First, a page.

In addition, the specific needs and problems of girls may be overlooked and underdiagnosed because of girls are more likely than boys to internalize problems or to express problems with less overt symptoms (Angold, Erkanli, Silberg, Eaves, & Costello, 2002; Fergusson, Swain-Campbell, & Horwood, 2002; Gershon, 2002; Hayward & Sanborn, 2002; Jenskins, Goodness, & Buhrmester, 2002; Quinn, 2005; Seiffge-Krenke & Stemmler, 2002), a problem that may be even more serious if the girl is also from a marginalized group. For example, girls with attention deficit disorders exhibit fewer disruptive behavior problems than boys but have been found to suffer more severe cognitive disabilities (Biederman et al., 1999). Problems that coexist with ADHD may also differ for girls and boys and across SES and ethnic groups, further complicating the diagnostic process. Underidentification of attention problems in girls appears related to fewer teacher referrals, yet attention problems are associated with lower self-esteem and more frequent peer rejection for girls than for boys (Biederman et al., 1999; Gaub & Carlson, 1997; Gershon, 2002; Quinn, 2005).

Inaccurate conceptualization of diagnoses can also be influenced by sampling biases. These biases can occur when diagnostic criteria or prevalence rates are based primarily on symptoms studied only in clinical contexts or are based on empirical studies of a disorder that include the biased representation of males or females, single sex participants, or one ethnic group. Such practices may lead to inaccurate prevalence rates, biased assessment instruments, biased thresholds for diagnosis, and diagnostic criteria that do not reflect the diversity of symptoms that may be associated with a disorder (Skodol & Bender, 2003). Hartung and Widiger (1998) identified potential gender sampling biases associated with diagnostic categories such as histrionic personality disorder, conduct disorder, somatization disorder, gender identity disorder, and dependent personality disorder.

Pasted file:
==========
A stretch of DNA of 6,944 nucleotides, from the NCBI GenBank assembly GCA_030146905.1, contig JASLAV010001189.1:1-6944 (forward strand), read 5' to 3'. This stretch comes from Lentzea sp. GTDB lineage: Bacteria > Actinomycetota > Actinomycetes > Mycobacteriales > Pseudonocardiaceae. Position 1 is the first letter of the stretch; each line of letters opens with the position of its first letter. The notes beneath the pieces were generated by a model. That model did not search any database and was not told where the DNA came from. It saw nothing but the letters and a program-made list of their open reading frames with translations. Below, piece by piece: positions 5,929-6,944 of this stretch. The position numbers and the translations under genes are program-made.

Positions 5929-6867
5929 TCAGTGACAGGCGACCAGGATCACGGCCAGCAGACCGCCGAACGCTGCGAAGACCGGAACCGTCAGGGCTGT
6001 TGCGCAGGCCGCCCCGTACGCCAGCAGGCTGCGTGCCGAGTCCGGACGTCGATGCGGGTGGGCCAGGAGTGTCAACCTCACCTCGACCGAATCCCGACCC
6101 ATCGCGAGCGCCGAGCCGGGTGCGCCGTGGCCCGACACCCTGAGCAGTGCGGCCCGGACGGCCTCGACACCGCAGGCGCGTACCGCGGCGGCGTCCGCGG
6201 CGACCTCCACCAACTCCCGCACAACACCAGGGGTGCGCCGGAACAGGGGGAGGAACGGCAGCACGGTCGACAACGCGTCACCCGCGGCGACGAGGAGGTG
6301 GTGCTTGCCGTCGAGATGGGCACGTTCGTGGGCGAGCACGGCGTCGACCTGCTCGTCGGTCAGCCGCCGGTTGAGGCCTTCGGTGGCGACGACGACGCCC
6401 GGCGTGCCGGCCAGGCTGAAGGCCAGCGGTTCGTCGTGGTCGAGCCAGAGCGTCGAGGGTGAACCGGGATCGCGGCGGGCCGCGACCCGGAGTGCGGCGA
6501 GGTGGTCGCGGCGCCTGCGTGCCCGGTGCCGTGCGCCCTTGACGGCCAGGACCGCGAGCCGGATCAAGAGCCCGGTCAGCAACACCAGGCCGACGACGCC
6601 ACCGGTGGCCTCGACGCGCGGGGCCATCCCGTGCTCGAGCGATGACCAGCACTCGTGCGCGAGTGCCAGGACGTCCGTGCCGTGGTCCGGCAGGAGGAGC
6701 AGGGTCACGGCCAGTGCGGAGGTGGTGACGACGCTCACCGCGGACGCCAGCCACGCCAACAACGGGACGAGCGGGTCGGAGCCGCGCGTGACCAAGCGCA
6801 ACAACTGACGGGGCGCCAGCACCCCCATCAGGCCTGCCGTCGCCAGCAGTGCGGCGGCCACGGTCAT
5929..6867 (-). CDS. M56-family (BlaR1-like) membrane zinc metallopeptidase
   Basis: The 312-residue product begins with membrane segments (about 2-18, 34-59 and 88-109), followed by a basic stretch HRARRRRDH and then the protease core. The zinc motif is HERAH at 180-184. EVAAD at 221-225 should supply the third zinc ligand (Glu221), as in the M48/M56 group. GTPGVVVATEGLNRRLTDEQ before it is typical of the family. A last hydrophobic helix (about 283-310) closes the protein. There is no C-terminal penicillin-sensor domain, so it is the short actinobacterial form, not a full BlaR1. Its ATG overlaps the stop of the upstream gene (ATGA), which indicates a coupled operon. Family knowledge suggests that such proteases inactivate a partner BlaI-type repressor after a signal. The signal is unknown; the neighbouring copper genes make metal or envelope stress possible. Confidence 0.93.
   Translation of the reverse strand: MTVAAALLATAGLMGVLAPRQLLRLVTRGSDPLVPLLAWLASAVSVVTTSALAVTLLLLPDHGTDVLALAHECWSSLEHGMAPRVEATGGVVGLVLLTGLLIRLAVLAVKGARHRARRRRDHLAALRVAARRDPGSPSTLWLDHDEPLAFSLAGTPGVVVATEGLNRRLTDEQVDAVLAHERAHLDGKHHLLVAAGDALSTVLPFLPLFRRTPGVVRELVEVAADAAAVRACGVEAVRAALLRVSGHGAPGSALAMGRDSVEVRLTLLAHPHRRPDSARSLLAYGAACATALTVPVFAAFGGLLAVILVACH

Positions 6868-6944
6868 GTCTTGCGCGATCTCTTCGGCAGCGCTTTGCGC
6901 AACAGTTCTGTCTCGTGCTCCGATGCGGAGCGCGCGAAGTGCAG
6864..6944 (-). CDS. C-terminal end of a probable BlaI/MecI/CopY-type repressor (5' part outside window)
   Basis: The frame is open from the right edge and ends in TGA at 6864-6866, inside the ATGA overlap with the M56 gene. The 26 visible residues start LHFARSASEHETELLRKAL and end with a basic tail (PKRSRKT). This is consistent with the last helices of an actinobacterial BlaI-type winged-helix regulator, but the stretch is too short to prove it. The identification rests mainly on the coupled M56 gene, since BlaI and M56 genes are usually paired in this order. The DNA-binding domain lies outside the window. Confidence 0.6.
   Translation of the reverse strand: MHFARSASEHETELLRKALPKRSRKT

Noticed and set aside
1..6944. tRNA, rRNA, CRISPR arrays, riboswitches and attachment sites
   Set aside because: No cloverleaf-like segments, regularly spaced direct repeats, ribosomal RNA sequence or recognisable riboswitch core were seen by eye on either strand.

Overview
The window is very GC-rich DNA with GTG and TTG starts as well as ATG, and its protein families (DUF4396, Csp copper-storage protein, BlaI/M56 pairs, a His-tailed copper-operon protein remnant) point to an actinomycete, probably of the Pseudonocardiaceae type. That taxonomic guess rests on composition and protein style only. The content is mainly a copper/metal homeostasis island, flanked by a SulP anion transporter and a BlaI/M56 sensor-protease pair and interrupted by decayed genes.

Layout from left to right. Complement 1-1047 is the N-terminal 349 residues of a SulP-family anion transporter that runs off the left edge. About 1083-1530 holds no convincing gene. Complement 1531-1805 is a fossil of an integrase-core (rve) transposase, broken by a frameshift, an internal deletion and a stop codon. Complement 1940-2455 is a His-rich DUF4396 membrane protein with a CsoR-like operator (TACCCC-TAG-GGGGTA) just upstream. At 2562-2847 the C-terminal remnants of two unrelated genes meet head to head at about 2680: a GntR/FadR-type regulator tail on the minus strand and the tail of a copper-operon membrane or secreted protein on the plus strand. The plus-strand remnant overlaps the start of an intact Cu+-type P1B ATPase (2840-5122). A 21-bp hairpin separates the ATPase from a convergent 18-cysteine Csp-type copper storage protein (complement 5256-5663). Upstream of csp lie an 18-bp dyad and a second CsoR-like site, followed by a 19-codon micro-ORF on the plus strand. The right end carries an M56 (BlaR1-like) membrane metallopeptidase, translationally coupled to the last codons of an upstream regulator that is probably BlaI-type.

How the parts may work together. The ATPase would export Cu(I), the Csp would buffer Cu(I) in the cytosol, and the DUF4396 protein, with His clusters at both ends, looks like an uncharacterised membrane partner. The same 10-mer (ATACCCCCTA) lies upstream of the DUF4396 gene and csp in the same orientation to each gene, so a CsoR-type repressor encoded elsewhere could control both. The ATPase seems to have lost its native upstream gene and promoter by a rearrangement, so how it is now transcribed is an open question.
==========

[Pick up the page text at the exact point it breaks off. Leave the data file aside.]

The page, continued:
Problems in diagnosis and treatment may occur when the literature on a particular problem is based primarily on a sample of only men and boys, women and girls, or predominantly one ethnic group, and then generalized to all clients. Other data suggest that women and men of color are more likely to receive psychopharmacological treatment only rather than psychotherapy (Homma-True, Greene, Lopez, & Trimble, 1993). Addiction and alcohol dependence research has often been based on male samples and generalized to all clients (Greenfield, 2002). However, women and girls metabolize alcohol differently, experience impairment or intoxication after fewer drinks, are at greater risk of dying from alcohol-related incidents, experience more rapid negative consequences of alcohol abuse, and are less likely than men to seek assistance from addiction-specific treatment settings. Empirical findings have shown gender differences in rates of diagnosis, differential responses to treatment, and differing barriers to treatment for women versus men. There are also gender differences in treatment outcomes and predictors for methamphetamine, cocaine, opiates, and tobacco dependence. Research on criminal behavior has overly focused on African American men as subjects. Many assessment instruments have been critiqued for bias that pathologizes people of color, female trauma survivors, individuals with disabilities, persons with strong religious convictions, sexual minorities, older adults, and those from lower socioeconomic classes and other countries (Brown, 1994). The unique biological, social, and psychological realities of persons with diverse social identities point to the value of considering how gender and other social identities may affect the expression of a disorder.